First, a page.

Pale King Contest Winners

I’ve received a ton of great submissions for the Pale King contest I announced a couple of weeks ago. I want to thank everyone who submitted entries and put thought and energy into these ideas. I was really impressed by the quality of the answers. Many of the responses to the contest about themes and ideas were lengthy and sophisticated. I truly enjoyed reading all of them. I hope you enjoy them as well.
(Winners will receive copies of David Lipsky’s Although of Course You End Up Becoming Yourself, seek courtesy of Random House, website like this copies of David Hering’s Consider David Foster Wallace, viagra courtesy of SSMG Press, Infinite Jest posters from the amazing Sam Potts and other small prizes.)

Contest #1: Did any theme or idea in The Pale King remind you of Wallace’s earlier work?

Winner:

Matt King

The Pale King, approximately p. 270-284 vs. Infinite Jest, approximately pg. 601-619.

“The connection I have in mind concerns Wallace’s use of needlessly complicated and poorly planned (or deliberately planned to be inconvenient) parking situations and bureaucratic demands placed on specific individuals as a means of gaining insight into these characters. In the relevant section of The Pale King, David “Author Here” Wallace has to balance the (past) anxiety of his new job and the (current) demands of narration against the poorly planned parking situation at the Peoria REC. In the relevant section of Infinite Jest, Don Gately has to balance the rules of the halfway house and the consequences of Lenz’s shenanigans while also trying to make sure that the residents get their cars moved to the other side of the street. For Wallace, there seems to be a sense in which both submitting oneself to bureaucratic rules (of the halfway house, of the IRS) and enduring situations made needlessly complicated (in these cases, specifically with reference to parking) makes one stronger, or at least serves as a sort of test of Don’s and Dave’s abilities to let go of a sense of self. In other words, these scenes are about Don’s and Dave’s capacity to respond, not only to other people but to situations that test their patience and limits of boredom and annoyance.”

 

Runners Up:

James McAdams: “I noticed a direct accounting link between Sylvanshine’s observation that ‘the core accounting equation A=L+E can be dissolved into everything from E=A-L to beyond’ (The Pale King, p. 5) and one of the super long footnotes that rupture “Octet,” i.e. where the narrating author admits that ‘the Quiz spends five lines constructing a possible analogy between the world’s joy/misery ratio and the seminal double-entry A=L+E equation of modern accountancy, as if more than one person out of a thousand could possibly give a shit.’  (Brief Interviews, 150).”

Matthew Ritter: “Meredith Rand has a history of grappling with the classic objective/subject (or being-for-itself vs. being-for-others if you want to get existential) distinction. On page 484, she says, “I mean starting to see yourself as a piece of meat, that the only thing you’ve got is your looks and the way you affect boys, guys. You start doing it without even knowing your doing it. And it’s scary, because at the same time it also feels like a box; you know there’s more to you inside you because you can feel it, but nobody will ever know–not even other girls, who either hate you or are scared of you, because you’re a monopsony […]”

This discussion, the problem of being a body and, therefore, an object for others’ consumption/use is reminiscent of B.I. 46 in Brief Interviews with Hideous Men (pages 98-105) [The story in which the narrator asks “How would you feel about me tying you up?”]. In both, the point seems to be that humans are both subject and object, but object much more so. We cannot deny our embodiment, our being seen by/thought of/addressed by others, that we are not simply just who we think we are inside our own heads, but that the lion’s share of the self resides in the intangible, private, and unseen world. When being-for-others/objectivity casts too great a shadow, the eclipse of self is frightening, dangerous, and destructive.”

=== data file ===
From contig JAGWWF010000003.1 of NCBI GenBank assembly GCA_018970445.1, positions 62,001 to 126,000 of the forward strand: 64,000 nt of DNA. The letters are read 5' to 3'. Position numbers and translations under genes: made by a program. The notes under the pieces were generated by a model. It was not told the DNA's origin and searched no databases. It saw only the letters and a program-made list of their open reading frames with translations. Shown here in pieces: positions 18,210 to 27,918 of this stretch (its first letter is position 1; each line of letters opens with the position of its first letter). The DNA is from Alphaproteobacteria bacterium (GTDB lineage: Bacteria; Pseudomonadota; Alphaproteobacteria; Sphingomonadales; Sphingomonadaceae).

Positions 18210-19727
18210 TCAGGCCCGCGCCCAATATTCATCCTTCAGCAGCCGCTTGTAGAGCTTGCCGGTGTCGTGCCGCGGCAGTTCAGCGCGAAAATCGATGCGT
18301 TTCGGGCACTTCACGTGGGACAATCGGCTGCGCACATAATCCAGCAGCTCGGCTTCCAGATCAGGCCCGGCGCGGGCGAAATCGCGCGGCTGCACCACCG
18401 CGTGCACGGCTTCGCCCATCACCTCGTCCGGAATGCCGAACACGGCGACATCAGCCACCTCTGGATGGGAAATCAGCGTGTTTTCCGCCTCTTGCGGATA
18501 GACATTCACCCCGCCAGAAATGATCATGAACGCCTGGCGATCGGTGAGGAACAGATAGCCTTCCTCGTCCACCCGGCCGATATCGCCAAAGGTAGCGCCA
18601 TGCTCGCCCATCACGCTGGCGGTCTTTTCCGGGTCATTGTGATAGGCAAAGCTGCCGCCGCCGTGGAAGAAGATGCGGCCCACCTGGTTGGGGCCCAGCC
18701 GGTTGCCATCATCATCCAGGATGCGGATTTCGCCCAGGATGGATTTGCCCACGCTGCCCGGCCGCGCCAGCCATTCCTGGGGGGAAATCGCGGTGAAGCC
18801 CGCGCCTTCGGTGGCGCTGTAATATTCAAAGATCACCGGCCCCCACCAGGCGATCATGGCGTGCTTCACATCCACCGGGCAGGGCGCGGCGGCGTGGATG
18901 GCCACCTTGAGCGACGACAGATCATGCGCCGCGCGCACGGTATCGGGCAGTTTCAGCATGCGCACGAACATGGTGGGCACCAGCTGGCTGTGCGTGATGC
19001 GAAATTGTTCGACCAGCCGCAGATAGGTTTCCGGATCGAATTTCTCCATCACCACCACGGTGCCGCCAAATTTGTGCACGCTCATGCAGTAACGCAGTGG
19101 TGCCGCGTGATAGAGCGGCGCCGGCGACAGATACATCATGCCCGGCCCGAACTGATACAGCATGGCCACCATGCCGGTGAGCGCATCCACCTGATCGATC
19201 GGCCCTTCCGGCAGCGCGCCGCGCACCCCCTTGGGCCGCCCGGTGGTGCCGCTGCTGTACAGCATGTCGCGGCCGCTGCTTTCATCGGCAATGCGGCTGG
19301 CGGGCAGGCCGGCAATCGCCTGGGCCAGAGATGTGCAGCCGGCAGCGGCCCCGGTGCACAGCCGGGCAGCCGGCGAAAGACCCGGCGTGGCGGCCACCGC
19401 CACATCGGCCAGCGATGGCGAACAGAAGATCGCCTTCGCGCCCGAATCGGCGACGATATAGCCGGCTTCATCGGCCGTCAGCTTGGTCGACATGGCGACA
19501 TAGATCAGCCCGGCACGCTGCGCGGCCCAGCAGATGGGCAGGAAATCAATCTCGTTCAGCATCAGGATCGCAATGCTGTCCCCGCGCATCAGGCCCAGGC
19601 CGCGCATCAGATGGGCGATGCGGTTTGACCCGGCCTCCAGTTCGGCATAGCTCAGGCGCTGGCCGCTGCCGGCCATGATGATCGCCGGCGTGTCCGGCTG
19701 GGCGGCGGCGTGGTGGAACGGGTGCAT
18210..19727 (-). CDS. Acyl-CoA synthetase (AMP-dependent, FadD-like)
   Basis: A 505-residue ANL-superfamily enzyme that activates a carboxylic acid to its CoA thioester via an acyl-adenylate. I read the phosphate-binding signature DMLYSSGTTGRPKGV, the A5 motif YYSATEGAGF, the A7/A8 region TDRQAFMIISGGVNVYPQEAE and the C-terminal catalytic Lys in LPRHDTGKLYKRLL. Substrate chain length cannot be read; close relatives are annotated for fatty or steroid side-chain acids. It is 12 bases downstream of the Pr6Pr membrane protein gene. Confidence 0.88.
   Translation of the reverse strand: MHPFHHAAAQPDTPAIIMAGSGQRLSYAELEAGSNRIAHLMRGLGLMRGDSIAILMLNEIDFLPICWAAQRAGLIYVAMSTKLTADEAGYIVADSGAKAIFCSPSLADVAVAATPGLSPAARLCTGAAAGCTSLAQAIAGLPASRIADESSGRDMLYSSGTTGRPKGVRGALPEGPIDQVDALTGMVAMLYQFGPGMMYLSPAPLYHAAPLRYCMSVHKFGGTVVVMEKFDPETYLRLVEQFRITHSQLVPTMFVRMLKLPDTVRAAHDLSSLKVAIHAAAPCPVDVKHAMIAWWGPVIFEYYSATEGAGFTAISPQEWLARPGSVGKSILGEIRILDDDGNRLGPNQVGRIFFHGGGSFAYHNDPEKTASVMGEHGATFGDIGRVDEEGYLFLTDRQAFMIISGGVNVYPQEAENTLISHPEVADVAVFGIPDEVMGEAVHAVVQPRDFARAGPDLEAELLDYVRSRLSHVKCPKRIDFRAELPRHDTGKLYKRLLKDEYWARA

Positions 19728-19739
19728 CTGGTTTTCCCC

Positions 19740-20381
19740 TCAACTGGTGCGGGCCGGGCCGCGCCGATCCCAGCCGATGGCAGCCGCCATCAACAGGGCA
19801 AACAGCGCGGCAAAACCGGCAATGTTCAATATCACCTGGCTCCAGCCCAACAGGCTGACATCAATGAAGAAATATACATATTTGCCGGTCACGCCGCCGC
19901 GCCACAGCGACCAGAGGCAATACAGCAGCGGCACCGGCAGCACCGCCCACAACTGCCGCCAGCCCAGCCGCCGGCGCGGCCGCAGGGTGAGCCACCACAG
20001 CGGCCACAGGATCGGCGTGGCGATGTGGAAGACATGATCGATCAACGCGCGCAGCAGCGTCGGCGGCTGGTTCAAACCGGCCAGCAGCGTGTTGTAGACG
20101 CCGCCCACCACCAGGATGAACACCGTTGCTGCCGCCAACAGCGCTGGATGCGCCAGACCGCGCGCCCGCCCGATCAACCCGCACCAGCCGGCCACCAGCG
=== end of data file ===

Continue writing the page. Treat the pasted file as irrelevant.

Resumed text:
Philip Miletic: “One of the themes in Wallace’s The Pale King that has been a recurrent and rolling stone picking up moss is Trauma and the formative features of trauma on individuals or groups of individuals. Thomas Tracey, in his essay “Representations of Trauma in David Foster Wallace’s Oblivion” in Consider David Foster Wallace, draws attention to Wallace’s peaking interest in trauma: “In Oblivion…the experience of trauma touches especially on human memory, dream, and fantasy” (173); and calls Infinite Jest‘s focus on AA as “a precursor to the detailed exploration of psychological trauma we later encounter in Oblivion” (172). In a New York Times review of The Pale King, Michiko Kakutani writes, “Wallace is focused on how various characters came to work at the I.R.S. — what combination of psychological tics, childhood trauma, financial circumstance and random luck propelled them into the rat race and tossed them onto the hamster wheel that is life as accountants there, pushing paper and numbers in a deadeningly generic office fitted with fluorescent lights, modular shelving and the ceaseless “whisper of sourceless ventilation.”” The exploration of trauma as a formative function in an individual’s development is abundant in The Pale King w/ the numerous back stories (the boy who sweats, the boy who is incredibly nice and thus hated by everyone, Meredith Rand’s exhaustive retelling of her past trauma that elevates Drinion, captures his attention although some would find it drastically dull, and etc.) that may not seem overly traumatic in a blown-up magnitude kind of way, but are the little instances of trauma, sometimes subconsciously, that form character, that is unique to an individual and can be revealed to others if these small (or big) trauma are given attention. The narrator in “The Soul is Not a Smithy” calls their “unwitting” trauma “the original trauma” (Oblivion, 67) that is similar to the original sin of Adam and Eve, the original sin that is responsible of human existence. InInfinite Jest, the site of trauma is not just the AA center, but Hal too experiences trauma, discovering his father’s dead body, that forms his current identity; Joelle’s acid accident possibly gives birth to Madame Psychosis: Trauma here creates an entirely new identity. And even in The Broom of the System, Lenore Beadsman goes the traumatic experience of an identity crisis due to the shared name w/ her Grandmother, Lenore Beadsman. (This calls to attention the two David F. Wallaces in The Pale King. Because of the unfinished state of the novel, we can only imagine what traumatic experience both David Wallaces will go through, that is, from what we have only glimpsed from their displacement.) Trauma becomes for Wallace something that is overlooked, which is depressing because it is trauma that is wholly specific to an individual (even within a shared traumatic experience) and is what really creates an individual unique within a society that clumps people within groups, organizations, jobs, classes, etc.”